The average adult carpet chameleon only gets to be around 10 inches long, So you won’t have to get it a vast habitat at least. Plus, due to its low maintenance requirements and ease of care, this reptile is ideal for first-timers.

And if you’re thinking about skipping them just because of their size, then know this, they’re amazing on the color part. Isn’t it what you’ve been looking for too? Although male and females come with circles, spots, and stripes, but it’s the female’s markings that are often more vibrant and noticeable.

Oustalet’s Chameleons

Do you have a thing for large chameleons? If yes, then we bet you’re going to love the Oustalet’s chameleon, which you possibly know by the name the Malagasy Giant chameleon.

From this name, you can probably assume that they’re among the largest chameleons on this globe. And why shouldn’t you? After all, they can turn into 27″ long gigantic lizards once they get mature.

In spite of the fact that their coloration can vary, the vast majority of Oustalet’s chameleons are either gray or brown. But one of the interesting facts about the females of this species is they’ve got more vibrant coloring compared to the males.

As these reptiles are humongous by size, the one thing you can’t skip while getting one of them is a decently big enclosure. So, whenever you’re making or buying one for them, make sure that the enclosure is at least 4 feet tall and 3 feet wide.

By the way, are you wondering what else you need to do ‘exceptionally’ for these chameleons? Well, Oustalet’s chameleons are no different from any other color shifters out there in terms of diet or water, and the only real difference in their care is the bigger habitat they need to live in.

You’ll also have to keep the temperature of their enclosure at roughly 80 degrees Fahrenheit. And make sure it doesn’t go below 70 percent since this is the ideal condition for this species.

If you’re asking for another reason why you should grab one of these reptiles, let us get you another one. They can simply live for 12 years, which is quite high compared to most of the other chameleons. So, you should be prepared to take care of your Oustalet’s chameleon for more than a decade if you decide to have one as a pet.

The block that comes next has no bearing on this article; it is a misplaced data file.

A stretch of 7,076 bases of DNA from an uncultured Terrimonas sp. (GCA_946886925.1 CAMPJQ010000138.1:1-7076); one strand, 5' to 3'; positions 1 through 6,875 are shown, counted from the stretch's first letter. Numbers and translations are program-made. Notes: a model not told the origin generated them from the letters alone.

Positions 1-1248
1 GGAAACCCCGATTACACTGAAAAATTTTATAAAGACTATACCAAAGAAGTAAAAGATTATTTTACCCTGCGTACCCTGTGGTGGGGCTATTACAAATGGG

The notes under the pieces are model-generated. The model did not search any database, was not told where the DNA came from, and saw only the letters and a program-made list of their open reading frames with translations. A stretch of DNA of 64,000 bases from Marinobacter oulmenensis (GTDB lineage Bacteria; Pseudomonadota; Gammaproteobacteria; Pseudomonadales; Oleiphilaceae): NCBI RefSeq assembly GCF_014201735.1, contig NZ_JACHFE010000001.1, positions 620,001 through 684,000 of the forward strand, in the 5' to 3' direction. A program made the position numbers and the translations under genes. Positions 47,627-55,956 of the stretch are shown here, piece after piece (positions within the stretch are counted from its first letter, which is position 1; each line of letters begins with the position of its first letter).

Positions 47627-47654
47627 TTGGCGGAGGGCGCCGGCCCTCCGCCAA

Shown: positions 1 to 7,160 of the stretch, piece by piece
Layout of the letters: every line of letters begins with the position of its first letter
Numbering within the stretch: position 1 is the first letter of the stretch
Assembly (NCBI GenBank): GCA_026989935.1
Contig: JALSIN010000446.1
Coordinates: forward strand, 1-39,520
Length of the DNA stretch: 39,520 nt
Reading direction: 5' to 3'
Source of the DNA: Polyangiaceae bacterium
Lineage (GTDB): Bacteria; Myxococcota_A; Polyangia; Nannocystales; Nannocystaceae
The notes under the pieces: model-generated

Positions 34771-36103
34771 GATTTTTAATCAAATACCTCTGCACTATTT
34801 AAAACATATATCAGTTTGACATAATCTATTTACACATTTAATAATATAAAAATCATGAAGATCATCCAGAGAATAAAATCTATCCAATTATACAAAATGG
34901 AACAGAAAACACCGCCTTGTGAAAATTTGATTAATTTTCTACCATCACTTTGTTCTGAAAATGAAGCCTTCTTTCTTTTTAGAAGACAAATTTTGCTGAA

Jackson’s Chameleons

If there’s any that’s going to catch your eyes right after looking at Jackson’s chameleons, we bet it’s going to be the horns on their head. There are three horns in total; two are on top of their head, and one protrudes from the nostril. But the interesting fact is the horns that make Jackson’s chameleons so easily recognizable is a male-only feature.

The Jackson’s is a species of chameleon that is indigenous to the woodlands and jungles of northern Tanzania and south-central Kenya. It may reach a length of around 10-12 inches. Nevertheless, despite their small size and horns, they are an incredibly popular pet that we’re sure you’d find in lots of pet stores around.

In spite of the fact that Jackson’s chameleons are typically green in color, they can be found in a wide variety of green hues. Some of them are green with a bit of dark green mottling. Some of them come up with bright green and some yellowish. Interestingly, some of them have brilliant blue tones, and the others got yellowish crests to highlight their coloration.

These chameleons do very well when kept in captivity. Plus, they don’t distinguish much on the feeder insects and can survive on any of them.  But it’s the crickets that are one of the most prevalent components of their diet. Hold on a sec! That doesn’t mean they’ll reject the flies, grasshoppers, mealworms, and roaches that you’ll offer them.